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Capitalizing on the Contract Workforce

As the great Bob Dylan proclaims, “… the times they are a-changin’.” Organizations everywhere are in an unprecedented state of flux, facing the need to become more nimble in addressing business opportunities and market demand, while dealing with an extremely tight labor market and employee churn. Whether you’re calling it The Great Resignation or The Great Reshuffle, any way you look at it, change is afoot.

Here’s the good news… While using contract resources has traditionally been an option for “filling holes” and meeting project demand, these days they have become an even more critical part of a company’s workforce. Tapping into the contract resource pool for specialized knowledge and skills can help organizations complete critical projects on time and on budget.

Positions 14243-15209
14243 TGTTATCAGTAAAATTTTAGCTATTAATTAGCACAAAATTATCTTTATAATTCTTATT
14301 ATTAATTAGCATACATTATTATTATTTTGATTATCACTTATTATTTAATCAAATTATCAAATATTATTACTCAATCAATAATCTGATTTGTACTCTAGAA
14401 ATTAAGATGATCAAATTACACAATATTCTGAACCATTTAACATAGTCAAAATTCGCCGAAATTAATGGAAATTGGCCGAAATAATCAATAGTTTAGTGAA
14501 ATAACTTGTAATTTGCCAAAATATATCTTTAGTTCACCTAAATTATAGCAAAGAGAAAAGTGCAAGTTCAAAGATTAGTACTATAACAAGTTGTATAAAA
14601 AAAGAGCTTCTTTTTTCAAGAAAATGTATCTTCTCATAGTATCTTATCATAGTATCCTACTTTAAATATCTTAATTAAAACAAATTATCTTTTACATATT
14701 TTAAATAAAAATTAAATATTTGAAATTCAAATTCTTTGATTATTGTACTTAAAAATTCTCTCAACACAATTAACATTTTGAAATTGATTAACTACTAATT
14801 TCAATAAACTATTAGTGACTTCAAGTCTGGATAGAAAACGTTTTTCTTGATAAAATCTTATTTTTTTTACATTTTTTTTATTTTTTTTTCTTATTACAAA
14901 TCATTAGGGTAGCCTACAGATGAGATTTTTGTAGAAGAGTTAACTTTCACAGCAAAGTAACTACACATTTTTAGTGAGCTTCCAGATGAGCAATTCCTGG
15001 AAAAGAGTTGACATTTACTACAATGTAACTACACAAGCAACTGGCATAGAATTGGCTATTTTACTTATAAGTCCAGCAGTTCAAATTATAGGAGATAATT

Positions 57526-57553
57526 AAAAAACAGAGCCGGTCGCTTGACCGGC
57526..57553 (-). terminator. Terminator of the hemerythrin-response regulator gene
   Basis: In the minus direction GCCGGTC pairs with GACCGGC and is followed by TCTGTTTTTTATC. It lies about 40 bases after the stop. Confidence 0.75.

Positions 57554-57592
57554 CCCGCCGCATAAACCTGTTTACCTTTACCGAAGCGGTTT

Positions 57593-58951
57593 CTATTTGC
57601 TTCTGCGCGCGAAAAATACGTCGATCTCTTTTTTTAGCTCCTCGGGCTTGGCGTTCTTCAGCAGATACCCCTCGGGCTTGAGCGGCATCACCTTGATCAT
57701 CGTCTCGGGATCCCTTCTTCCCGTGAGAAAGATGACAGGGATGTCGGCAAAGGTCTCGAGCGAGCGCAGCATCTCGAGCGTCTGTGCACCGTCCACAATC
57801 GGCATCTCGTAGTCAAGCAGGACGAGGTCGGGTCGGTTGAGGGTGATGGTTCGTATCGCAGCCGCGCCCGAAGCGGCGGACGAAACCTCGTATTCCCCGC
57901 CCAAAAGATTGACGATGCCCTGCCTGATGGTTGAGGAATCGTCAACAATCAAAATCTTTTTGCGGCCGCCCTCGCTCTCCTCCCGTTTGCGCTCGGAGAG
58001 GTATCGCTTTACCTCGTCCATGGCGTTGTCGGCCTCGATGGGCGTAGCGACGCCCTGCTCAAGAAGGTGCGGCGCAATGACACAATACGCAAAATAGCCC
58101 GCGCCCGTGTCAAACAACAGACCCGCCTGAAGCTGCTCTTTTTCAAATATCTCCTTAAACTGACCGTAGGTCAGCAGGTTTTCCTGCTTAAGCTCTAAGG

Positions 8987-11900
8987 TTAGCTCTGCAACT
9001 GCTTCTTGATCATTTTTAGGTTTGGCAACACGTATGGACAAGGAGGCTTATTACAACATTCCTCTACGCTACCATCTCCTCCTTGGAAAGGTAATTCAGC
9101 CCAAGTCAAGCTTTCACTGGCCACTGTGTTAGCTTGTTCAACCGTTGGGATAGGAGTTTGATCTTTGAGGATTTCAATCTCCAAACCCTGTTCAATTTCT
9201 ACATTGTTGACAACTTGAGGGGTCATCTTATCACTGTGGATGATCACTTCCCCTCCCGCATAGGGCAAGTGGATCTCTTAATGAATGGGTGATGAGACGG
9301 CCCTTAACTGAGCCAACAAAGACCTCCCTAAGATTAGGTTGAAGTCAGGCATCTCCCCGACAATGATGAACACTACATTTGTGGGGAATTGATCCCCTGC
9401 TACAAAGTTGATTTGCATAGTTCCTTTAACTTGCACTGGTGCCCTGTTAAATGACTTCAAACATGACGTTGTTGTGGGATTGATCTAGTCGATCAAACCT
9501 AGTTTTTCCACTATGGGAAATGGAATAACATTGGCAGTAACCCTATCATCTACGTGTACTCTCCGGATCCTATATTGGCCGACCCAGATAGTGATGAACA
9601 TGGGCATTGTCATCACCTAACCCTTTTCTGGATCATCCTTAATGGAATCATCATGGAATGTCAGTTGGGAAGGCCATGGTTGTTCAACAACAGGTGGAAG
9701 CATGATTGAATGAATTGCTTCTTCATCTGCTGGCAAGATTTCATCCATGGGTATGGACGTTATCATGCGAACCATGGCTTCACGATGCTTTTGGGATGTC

With anything, there is a right way and a wrong way to make the most of your investment in the contract workforce. Fortunately, doing it the right way isn’t hard. Here are some key steps to maximize your success, including special considerations for remote contractors given the current hybrid in-office and work-from-home environment.


“Measure twice, cut once.” While we might not be carpenters, the principle still applies. Due diligence during the recruiting stage is key. Invest extra time on the front end to clearly set expectations for the position.